Dalle de verre at Fish Church

Author

Amanda Gruen

Tags

Newsletter, Wallace K. Harrison, The Fish Church, dalle de verre, Loire

 

… when you’ve plodded through it all methodically from the beginning—the human needs, the floor plan, the economics, the structure—you still must get an emotional reaction.  The answer is to merge art and architecture.  At Stamford we did it by bringing in color and the stained glass design.  I would have liked to get sculpture, too.  I don’t mean going out to buy it, but sculpture which grows out of the architecture.  The future belongs to the integration of architecture, painting, sculpture and landscaping—to what has been called ‘total architecture’.[1]

Wallace Harrison came to be regarded as an architect who connected the world of high art with that of a new form of monumental architecture. At the First Presbyterian Church in Stamford, CT, he began with a curiosity about Gothic space as a prototype for the integration of the arts, with the intention of designing a “place of worship with some of the splendor of colored light found in the great Gothic cathedrals.”[2] In 1956, Harrison made the second of two trips to Europe over the course of the First Presbyterian Church commission. He wanted to see examples of Gabriel Loire’s abstract stained glass designs, as he sought inspiration for the colored glass he imagined for the congregation’s new Sanctuary, a structure designed with a Gothic sensibility and modern features. Later reflecting on his accomplishment, he described the visual impression as being inside a giant sapphire.

Most known for some of his larger scale commissions such as Rockefeller Center, Lincoln Center, and the United Nations complex in New York City, Harrison’s design ability is particularly well showcased in his smaller achievements such as the First Presbyterian Church, also known colloquially as the Fish Church.[3] He in fact preferred small-scale work, and of larger projects he said:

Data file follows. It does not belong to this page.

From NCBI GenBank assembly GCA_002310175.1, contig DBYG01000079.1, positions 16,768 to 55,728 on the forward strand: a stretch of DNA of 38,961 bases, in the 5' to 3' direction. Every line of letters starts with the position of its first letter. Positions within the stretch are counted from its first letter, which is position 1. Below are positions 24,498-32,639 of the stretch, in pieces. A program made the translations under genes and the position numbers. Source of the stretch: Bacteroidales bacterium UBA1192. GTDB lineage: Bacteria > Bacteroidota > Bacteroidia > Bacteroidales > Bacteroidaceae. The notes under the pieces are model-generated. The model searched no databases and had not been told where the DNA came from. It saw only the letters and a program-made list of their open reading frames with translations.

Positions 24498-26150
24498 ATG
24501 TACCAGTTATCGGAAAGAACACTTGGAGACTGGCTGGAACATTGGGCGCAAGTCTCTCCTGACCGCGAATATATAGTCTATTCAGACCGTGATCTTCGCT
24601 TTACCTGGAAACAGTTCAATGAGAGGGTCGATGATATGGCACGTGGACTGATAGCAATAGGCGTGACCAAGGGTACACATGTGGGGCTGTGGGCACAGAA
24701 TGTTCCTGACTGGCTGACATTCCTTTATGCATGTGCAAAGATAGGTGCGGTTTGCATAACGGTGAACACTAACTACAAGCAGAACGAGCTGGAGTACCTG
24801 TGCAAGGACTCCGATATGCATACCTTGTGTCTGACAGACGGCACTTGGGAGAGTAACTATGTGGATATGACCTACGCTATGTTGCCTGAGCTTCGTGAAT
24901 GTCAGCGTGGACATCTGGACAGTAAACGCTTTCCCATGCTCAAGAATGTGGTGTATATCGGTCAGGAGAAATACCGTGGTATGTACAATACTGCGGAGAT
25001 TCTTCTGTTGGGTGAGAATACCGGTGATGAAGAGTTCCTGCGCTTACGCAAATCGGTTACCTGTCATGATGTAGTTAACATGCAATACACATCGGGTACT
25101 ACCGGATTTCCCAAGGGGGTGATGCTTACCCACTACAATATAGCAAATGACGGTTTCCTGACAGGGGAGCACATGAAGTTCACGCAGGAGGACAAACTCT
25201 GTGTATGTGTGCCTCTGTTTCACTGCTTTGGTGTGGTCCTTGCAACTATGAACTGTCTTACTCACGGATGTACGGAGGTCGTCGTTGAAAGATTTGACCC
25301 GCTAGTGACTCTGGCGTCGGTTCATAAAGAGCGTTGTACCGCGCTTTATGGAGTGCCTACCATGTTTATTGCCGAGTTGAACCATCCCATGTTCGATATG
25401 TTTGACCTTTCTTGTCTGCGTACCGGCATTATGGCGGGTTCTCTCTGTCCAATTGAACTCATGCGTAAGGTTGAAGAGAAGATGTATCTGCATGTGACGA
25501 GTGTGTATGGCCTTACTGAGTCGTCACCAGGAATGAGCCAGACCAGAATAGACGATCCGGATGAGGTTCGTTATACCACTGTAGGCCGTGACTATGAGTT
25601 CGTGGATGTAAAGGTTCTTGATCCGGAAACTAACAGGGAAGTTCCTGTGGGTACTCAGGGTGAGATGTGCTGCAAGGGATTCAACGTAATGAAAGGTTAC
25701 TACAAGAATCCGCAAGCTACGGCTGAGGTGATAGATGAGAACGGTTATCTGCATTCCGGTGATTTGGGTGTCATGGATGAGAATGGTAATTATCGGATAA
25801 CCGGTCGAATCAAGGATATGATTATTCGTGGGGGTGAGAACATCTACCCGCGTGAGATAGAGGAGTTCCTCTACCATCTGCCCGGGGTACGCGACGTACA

I hate it.  But I’ve had to do it because I’ve had to make a living… I get more fun out of designing a small thing than a big one.  Architecture is something small—something you can touch with your fingers.[4]

Harrison learned of stained glass artist Gabriel Loire (1904-1996) through another artist—his friend Fernand Léger—with whom he had collaborated at the church at Sacre-Coeur at Audincourt. At the time, American stained glass companies did not have the expertise required to manufacture the thick dalle de verre and the panels, though many had begun to create the panels using European-produced glass with ready-mix concrete. Loire had worked in Chartres with techniques based on early Christian art, and he was one of the forerunners of dalle de verre in the 1930s; he then became one of its leading global practitioners in the 1950s and 1960s.[5] Loire’s use of faceted dalle largely led to his success.

At the time of Fish Church’s construction (mid-1950s), dalle set in concrete corresponded with contemporary architecture. Its strength allowed for its structural use, which meant that entire walls could be opened up, and its characteristics when chipped, or faceted, contributed to its beauty. The material was suited well for modern construction and, at the same time, Loire felt the dalle allowed him to continue the medieval glass tradition he had experienced for twenty years in Chartres. For the Fish Church in Stamford, Loire transformed his conception into visually stunning dalle de verre infill panels. Constructed of 152 large precast concrete panels anchored into position with reinforced concrete poured between to create a framework, the Sanctuary contains decorative dalle de verre panels installed within openings of the central wall and roof precast concrete units. Loire also created a dalle de verre sky-facing window (designed by local artist Matthew Wysocki) for the small chapel in the church’s Parish Unit.